Some of the basic needs for a bird of prey when on display include being provided with a suitable comfortable perch, fresh water for bathing or drinking, shelter from the elements (gazebo etc), barrier or fence from the public and to be free from stress from the other birds and any surrounding activity. It is difficult not to get too anthropomorphic about animals but instead we should try to be sympathetic to their natural requirements. Birds of prey are predators who in the wild would try to avoid humans at all costs, a captive BOP although trained to accept humans as part of their life, and build up trust, still need to be shown respect. They are not animals that we believe enjoy or benefit from being handled or stroked by lots of people continuously and owls are often the ones that must deal with this the most. Despite what you are told just because a captive bred owl is hand reared does not mean it enjoys being touched by multiple people, owls especially are one of the more secretive group of birds. We have heard all sorts of excuses about how stroking birds on the back of the head or with the back of your hand doesn’t harm the feathers – this is rubbish! Continual stroking of any bird’s feathers will damage their delicate structure and is purely for human enjoyment.

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A catalog of poor welfare and husbandry

What’s good practice

When it comes to bird of prey displays you certainly get what you pay for. A well set up public display of BOP should include well trained, settled birds sat on suitable perches well-spaced apart from each other with access to drinking and bathing water, underneath an appropriate shelter on a suitable surface (grass) in an appropriate area (field or park). The company should also be able to show if requested copies of relevant insurance, performing animals licence and animal transport licence at any event. Species specific signs are also a good thing to have in place for the public to read and trained members of staff on hand to answer questions. Public handling and participation in anyway should be avoided at any public event for the safety of the birds and the public as explained above. Any flying displays should be well choreographed with an entertaining and educational dialogue. Most of the above might seem like common sense and you would expect any organisation to have all of this at the forefront of their mind, but sadly as many images and personal experience have shown, this is not the case and it is getting worse.

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A well presented display with no public handling is both educational and exciting!

What’s the answer?

The answer for Raptor Aid is simple in theory but not so in action, current legislation needs to be reviewed including the performing animals licence and zoo licence act. Travelling bird of prey teams should either be included in the zoo licence act or have specific legislation brought in to cover their requirements. Another move would be to bring in a licensing scheme for breeders of birds of prey and subsequently prospective buyers thinking of owning birds of prey. This we appreciate would be no easy task with many hurdles but the current status of buying and selling birds of prey needs addressing. Sadly, these suggestions cannot be easily actioned without more pressure on the government. What we can do is to continue gathering evidence and lobby event organisers and venues on what they should expect and what is good practice. We have tried to talk to the BOP organisations directly and unsurprisingly they don’t want to know. Sadly, many organisers and venues including local authorities are very closed to the ideas we present them. It appears that to some, the customer or event are more important than the welfare of animals, and it would cause too much inconvenience to pull an attraction based on information they don’t understand or want to understand. We have developed guidelines for both event organisers and venues and will be sending these out and offering training for local authorities and any other organisation who are receptive.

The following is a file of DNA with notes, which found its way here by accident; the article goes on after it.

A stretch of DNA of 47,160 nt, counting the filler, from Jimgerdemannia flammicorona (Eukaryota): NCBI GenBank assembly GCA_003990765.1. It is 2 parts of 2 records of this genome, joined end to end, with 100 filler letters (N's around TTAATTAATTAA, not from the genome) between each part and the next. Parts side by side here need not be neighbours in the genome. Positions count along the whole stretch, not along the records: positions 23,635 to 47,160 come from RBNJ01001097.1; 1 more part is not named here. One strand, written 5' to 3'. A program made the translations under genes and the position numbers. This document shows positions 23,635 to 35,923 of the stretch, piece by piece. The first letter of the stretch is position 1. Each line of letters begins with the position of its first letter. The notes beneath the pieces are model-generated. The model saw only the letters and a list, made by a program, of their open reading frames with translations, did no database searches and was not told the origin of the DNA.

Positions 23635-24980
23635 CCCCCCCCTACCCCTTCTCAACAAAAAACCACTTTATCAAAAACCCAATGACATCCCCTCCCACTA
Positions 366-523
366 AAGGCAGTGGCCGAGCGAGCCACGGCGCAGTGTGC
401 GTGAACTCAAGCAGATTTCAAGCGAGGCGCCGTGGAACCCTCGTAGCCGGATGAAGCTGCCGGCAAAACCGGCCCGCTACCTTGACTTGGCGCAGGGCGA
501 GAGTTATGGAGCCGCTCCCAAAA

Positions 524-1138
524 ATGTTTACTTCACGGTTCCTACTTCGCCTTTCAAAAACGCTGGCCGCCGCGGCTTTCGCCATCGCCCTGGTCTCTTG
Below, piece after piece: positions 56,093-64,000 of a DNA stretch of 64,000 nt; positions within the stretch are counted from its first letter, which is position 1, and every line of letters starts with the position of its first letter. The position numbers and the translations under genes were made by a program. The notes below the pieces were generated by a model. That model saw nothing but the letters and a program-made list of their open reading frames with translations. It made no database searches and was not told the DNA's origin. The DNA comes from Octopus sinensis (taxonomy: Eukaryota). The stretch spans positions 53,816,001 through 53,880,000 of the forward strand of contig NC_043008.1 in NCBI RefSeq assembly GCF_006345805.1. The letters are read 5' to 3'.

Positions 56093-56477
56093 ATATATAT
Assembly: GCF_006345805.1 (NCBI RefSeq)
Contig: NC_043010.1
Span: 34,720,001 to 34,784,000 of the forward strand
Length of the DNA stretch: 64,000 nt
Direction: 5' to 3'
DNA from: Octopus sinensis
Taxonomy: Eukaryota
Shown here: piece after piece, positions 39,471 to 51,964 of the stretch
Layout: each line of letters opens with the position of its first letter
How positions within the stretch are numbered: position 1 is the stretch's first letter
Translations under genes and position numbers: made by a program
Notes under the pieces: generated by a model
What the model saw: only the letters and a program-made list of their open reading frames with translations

How can you help?

In some small way, you have helped by reading this. The next step would be to keep your eyes open and share what you have read here with friends and family. Every week Raptor Aid is approached by professionals who, despite carrying out their work in a professional manner, are suffering at the hands of others with poor standards. At the end of the day this is about the birds and how they are cared for and used commercially. If you wish to receive a copy of our guidelines please just drop us a message and feel free to share it widely. Don’t be afraid to ask questions and should you still not be happy then feel free to forward what you have seen to us and we will follow it up by contacting the organisers or venue. Information worth noting includes:

  • Name of the company in attendance with the birds
  • Date of event and name of event
  • Location
  • Images of the birds and display
  • If you asked any questions their responses
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Your help is critical!

This isn’t going to go away overnight but it is something that needs to be addressed and changed as soon as possible. Every year hundreds of birds of prey are taken around village fetes, summer shows, town centres and shopping centres, children’s birthday parties and schools with little regard for the basic requirements and welfare needs for the birds – often the birds are the last thing to be thought about.